Yep. There is a strong wing of the Art’s community that is excited about not just the concept of the adventure, but also the sheer beauty of the creations of engineers in the field. As major exhibitors, we were part of the after exhibit dinner in the museum and us rocket guys got on great with the artists. I found many of them think the ‘two cultures’ was a farce that needs to end. From my conversations I would say it was no accident some of the works refered to Leonardo da Vinci.

I also was quite surprised at one exhibit item that was a reproduction of the original. Gob-smacked might be a better word. It seems that a tiny art museum was smuggled on board Apollo 12. A tiny metal rectangle contained six even tinier works by 6 artists, among whom were Robert Rauschenberg and Andy Warhol. Yes folks, there is an original, albiet tiny, work by Andy Warhole still attached to an Apollo landing leg. On the Moon.

After dinner, the remaining crew, made up entirely of artists and rocket guys. Sort of. Even us rocket guys gave lie to the two cultures thesis. Doug Jones, a long time reader of Samizdata, was a stand up comic for awhile. As for myself I was in the music business professionally for many years.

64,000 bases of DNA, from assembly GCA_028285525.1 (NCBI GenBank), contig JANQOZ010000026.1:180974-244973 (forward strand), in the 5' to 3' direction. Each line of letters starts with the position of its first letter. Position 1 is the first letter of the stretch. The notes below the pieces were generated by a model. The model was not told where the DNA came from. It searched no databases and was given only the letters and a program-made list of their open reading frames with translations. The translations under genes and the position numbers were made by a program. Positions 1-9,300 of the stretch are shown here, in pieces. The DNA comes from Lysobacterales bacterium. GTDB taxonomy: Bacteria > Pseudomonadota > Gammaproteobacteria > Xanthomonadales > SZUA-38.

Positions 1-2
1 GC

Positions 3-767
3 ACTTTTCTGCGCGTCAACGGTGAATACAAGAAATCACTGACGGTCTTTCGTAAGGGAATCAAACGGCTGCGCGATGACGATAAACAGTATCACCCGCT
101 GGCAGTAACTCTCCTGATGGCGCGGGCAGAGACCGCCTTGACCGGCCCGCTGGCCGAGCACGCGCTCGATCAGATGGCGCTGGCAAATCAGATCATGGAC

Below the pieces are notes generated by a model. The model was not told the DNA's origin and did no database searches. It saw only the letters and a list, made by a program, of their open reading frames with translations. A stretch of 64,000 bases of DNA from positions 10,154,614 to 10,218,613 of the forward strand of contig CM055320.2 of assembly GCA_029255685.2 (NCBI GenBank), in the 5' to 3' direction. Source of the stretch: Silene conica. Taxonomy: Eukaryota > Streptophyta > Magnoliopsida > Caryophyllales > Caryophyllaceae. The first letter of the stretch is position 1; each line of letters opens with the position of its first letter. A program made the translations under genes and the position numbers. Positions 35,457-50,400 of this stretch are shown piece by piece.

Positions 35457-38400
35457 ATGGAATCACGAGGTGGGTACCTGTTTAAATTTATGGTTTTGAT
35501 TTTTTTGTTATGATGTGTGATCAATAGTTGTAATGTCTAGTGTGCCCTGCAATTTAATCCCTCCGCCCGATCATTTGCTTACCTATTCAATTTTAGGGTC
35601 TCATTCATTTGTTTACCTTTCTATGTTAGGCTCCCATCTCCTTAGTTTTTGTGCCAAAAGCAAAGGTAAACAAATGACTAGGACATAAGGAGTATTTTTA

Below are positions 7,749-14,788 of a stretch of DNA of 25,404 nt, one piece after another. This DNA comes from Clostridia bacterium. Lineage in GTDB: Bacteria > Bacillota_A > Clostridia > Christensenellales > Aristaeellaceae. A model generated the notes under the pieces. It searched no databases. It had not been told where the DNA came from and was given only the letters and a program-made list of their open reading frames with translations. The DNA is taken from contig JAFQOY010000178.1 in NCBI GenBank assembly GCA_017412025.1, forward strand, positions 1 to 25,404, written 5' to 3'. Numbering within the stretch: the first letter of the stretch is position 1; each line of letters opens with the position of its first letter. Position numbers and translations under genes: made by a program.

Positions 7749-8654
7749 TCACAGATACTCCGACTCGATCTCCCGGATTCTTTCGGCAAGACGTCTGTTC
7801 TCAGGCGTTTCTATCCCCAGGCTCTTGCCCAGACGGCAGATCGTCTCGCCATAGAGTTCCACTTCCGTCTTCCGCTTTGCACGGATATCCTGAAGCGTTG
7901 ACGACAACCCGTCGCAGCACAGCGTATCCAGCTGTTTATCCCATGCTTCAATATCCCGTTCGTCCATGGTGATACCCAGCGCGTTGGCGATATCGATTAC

XCOR engineer Doug Weathers and his wife Anne discussing the EZ-Rocket cockpit with Lancaster artist and teacher Monica Mahoney.

XCOR engineer Doug Weathers and his wife Anne discussing the EZ-Rocket cockpit with Lancaster artist and teacher Monica Mahoney. Copyright DMA, All Rights Reserved.

After the entire group of artists and XCORians were filmed flying about the exhibit room pretending to be airplanes… yes artists have fun doing silly surreal things… we headed for Bex’s bar across the street where a marvelous time was had by all as we sat outside in a perfect desert evening talking art and space flight.

I also talked to one businessman who is a big arts supporter and a fed up Republican who has a solid dislike for the religious right. He asked a key question: How are Libertarians different from Conservatives? I think the illegal Edison Light Bulb went on over his head when I explained.

Naturally I was the last one of the crew to leave the bar. Those old music biz habits die hard.